So, my tangle, Spangles, was inspired by a poem about what would have been an obscure battle, set to an English drinking song that somehow morphed into the national anthem of the United States of America. Given its popularity at sporting events, many some of my fellow Americans think the last two words of the song are “Play ball.” 😉

Step Outs for Spangles

Spangles step outs, Zentangle tangle

Spangles. This can also be done with 6 pointed stars. The smaller the stars, the more non-objective the tangle appears.

Notes: Each star should have one point touching at least one point of another star. It’s even better if a star touches point to point on more than one star. The shading is most effective if you imagine the light source from one particular direction. This tangle works with either five or six pointed stars.

Copyright notice: You are free to “pin” these steps to your or another’s Pinterest account as long as you link back to this post which will happen automatically if you pin from here. You may print these steps with attribution for non-commercial use. If you wish to use these steps commercially, please contact me. 


Here are some examples of ways I’ve used Spangles. As you can see in the second example, the closer together the “stars” are the more non-objective the tangle looks — a good thing because technically, in the Zentangle method, tangles are supposed to be non-representational.

Spangles, a new boomeresque tangle

Spangles on a striped background.

Spangles using Spearator

Spangles with both 5 and 6 pointed stars and Dots, using Spearator as the string. I think the stars look more non-objective with the 6 pointed stars which some might say is more “kosher” for the Zentangle method.

Spangles, A new boomeresque tangle

Spangles with Holligbaugh (from the Zentangle Mother Ship), Perfs/Pearls?, and the chain tangle I can embarrassingly never remember the name of. Please tell us in a comment if you know.

If you give Spangles a try, feel free to leave a link to your work with your comment below. (If you are receiving this post by email, if you want to leave a comment, you can do so by clicking here and scrolling down.)

Check out other tangles I’ve published on Boomeresque:  PhirstSegundoTerceroAurabeadAloha, Spearator, Springish, and Shorely

{ 9 comments… read them below or add one }

Robin June 5, 2018 at 10:14 am

Your tangles are always beautiful. I have yet to master the craft. I’m afraid I’m still working on coloring. But the explanation about the Battle of Ft. McHenry really caught my attention. I go through the Ft. McHenry tunnel at least two times a year to visit good friends in Northern Virginia. I knew some of the history of the writing of the Star Spangled Banner, but not the actual reason why Francis Scott Key was on that ship. Our elementary school history books left out a lot of detail.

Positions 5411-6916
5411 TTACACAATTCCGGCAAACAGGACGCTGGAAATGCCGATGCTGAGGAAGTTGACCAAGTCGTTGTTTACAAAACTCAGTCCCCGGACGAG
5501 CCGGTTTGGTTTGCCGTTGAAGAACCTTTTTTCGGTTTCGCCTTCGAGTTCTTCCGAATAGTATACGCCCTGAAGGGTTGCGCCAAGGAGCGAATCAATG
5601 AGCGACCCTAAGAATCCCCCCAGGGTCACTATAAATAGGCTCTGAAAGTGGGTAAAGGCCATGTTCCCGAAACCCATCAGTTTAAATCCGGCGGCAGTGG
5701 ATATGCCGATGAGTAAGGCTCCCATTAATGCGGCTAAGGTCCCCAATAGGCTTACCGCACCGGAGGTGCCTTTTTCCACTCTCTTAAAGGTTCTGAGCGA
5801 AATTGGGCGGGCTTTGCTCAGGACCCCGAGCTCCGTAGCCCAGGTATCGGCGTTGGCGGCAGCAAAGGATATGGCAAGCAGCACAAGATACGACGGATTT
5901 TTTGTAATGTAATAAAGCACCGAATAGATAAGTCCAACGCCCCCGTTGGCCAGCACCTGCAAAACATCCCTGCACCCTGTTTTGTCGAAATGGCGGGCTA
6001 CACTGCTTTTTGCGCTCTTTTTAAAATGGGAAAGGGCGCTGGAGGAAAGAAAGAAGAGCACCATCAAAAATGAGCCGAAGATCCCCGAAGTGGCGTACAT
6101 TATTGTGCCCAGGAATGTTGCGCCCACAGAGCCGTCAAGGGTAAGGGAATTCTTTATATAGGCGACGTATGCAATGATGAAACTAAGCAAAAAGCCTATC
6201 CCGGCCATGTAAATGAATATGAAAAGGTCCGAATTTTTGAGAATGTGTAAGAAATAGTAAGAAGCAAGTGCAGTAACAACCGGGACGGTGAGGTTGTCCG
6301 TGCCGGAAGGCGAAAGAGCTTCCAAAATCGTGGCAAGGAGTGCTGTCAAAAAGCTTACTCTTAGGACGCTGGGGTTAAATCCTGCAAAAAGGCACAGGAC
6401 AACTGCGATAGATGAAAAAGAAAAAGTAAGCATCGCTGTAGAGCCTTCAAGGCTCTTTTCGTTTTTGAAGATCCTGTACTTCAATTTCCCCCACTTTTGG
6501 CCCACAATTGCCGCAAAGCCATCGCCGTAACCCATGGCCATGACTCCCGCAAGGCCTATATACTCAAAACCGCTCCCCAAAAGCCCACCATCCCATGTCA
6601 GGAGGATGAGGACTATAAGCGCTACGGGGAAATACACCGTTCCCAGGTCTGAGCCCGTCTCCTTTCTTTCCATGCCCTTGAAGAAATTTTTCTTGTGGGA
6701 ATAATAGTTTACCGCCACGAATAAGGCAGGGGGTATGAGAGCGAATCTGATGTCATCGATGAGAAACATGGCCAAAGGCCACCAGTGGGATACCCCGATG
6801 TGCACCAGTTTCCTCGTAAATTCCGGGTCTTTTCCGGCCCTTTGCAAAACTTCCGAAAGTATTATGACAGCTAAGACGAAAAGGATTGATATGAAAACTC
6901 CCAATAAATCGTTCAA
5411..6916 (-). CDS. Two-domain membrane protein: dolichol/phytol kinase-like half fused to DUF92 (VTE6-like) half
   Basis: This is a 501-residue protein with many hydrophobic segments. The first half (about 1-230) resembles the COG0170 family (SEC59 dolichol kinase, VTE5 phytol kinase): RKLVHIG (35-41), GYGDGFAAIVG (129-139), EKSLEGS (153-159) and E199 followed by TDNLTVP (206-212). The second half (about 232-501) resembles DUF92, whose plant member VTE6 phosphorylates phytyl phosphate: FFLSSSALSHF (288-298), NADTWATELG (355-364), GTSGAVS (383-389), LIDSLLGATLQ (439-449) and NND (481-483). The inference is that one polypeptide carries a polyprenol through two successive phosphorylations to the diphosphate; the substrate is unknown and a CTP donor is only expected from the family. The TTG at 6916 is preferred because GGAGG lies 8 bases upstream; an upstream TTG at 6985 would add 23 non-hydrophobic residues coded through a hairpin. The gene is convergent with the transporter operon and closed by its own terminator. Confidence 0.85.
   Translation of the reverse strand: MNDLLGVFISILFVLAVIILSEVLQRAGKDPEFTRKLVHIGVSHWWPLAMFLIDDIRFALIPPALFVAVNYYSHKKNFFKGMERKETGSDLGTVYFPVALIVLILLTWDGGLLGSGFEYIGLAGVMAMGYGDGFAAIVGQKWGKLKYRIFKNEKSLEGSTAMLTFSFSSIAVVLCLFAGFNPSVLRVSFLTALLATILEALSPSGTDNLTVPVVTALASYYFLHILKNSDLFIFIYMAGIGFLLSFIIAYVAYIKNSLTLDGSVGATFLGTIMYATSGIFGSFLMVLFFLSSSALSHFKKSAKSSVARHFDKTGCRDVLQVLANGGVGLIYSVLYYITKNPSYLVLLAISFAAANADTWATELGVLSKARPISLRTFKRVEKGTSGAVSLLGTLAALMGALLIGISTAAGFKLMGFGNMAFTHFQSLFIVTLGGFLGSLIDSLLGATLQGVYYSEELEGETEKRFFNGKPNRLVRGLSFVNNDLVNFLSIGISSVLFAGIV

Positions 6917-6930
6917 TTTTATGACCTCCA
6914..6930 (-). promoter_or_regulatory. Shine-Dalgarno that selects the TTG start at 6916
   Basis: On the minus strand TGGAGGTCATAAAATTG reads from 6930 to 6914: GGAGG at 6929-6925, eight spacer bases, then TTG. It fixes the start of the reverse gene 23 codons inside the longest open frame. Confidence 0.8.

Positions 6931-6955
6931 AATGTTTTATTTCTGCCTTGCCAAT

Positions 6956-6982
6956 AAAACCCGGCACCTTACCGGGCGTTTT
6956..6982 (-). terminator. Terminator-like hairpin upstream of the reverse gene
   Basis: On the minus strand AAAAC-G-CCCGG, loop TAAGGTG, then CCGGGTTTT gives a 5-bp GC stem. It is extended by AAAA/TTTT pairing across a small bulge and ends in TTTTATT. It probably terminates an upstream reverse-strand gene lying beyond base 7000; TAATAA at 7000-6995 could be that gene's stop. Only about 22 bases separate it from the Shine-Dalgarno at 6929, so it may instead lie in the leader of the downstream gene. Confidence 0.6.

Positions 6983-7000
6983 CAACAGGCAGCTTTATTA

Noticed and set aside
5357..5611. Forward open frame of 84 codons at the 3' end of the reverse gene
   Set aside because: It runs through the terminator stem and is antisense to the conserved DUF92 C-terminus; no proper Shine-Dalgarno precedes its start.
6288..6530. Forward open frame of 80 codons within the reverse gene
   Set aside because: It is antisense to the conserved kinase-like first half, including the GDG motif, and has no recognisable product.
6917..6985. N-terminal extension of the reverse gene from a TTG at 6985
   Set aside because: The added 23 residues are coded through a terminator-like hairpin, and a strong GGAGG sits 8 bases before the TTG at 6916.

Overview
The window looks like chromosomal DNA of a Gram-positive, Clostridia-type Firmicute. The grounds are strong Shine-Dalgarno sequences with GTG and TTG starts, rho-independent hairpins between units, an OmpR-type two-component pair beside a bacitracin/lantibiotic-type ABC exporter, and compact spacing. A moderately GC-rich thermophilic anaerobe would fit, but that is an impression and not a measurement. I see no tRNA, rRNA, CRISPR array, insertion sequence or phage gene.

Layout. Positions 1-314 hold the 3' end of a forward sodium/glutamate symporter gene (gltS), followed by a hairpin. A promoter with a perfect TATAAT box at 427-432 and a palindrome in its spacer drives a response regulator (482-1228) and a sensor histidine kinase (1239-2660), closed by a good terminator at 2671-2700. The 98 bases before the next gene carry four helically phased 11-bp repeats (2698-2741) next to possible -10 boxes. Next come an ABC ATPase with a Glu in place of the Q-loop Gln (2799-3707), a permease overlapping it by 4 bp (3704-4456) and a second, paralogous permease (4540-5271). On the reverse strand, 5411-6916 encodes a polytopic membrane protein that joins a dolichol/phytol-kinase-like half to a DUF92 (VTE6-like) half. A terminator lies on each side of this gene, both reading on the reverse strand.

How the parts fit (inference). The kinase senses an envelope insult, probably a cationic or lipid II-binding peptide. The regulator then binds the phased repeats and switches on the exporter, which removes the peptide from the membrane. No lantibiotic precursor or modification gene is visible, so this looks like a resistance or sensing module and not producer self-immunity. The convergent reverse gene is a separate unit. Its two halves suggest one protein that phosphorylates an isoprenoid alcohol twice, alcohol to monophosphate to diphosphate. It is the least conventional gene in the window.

CharKat June 5, 2018 at 10:27 am

I have a cool new tangle to use now, and a history lesson! Thank you. I love this one.


Ed Holmes June 5, 2018 at 6:35 pm

Nice. Learned some history also.


Nan June 5, 2018 at 10:20 pm

Your Spangles looks like people holding hands and dancing! Well, at one glance. I always loved that story about the Star Spangled Banner. I didn’t know about the Physician they got released – that’s neat. You always have the coolest stuff – of course, you are my sister from another mother in so many things!!


Anna June 26, 2018 at 2:00 am Me ha gustado tu blog mas amenudo lo visitare.


HeidiSue July 30, 2018 at 8:15 am

Kosher. I see what you did there! Spangle looks so cool filling up spaces. The drop shading …well done!


Suzanne Fluhr July 30, 2018 at 10:55 pm

Thank you! I know Zentangle tangle patterns aren’t supposed to consist of recognizable things (i.e. like stars), but when used to fill a space, I think the “Spangles” stars become somet(IMHO)


roz warren August 22, 2018 at 6:42 pm

What a lovely pattern!
I am currently learning to play the Star Spangled Banner on the piano.
Ive never gotten through it without making a mistake but I live in hope.


Kimberly Gilley September 22, 2019 at 4:41 am

I really appreciate your posts.
I enjoy learning things and your style is wonderful!
I noticed that no one had listed the name of that other tangle.
It’s “Nook Repus” I believe.
Anyways… Have a deliberately enjoyable day!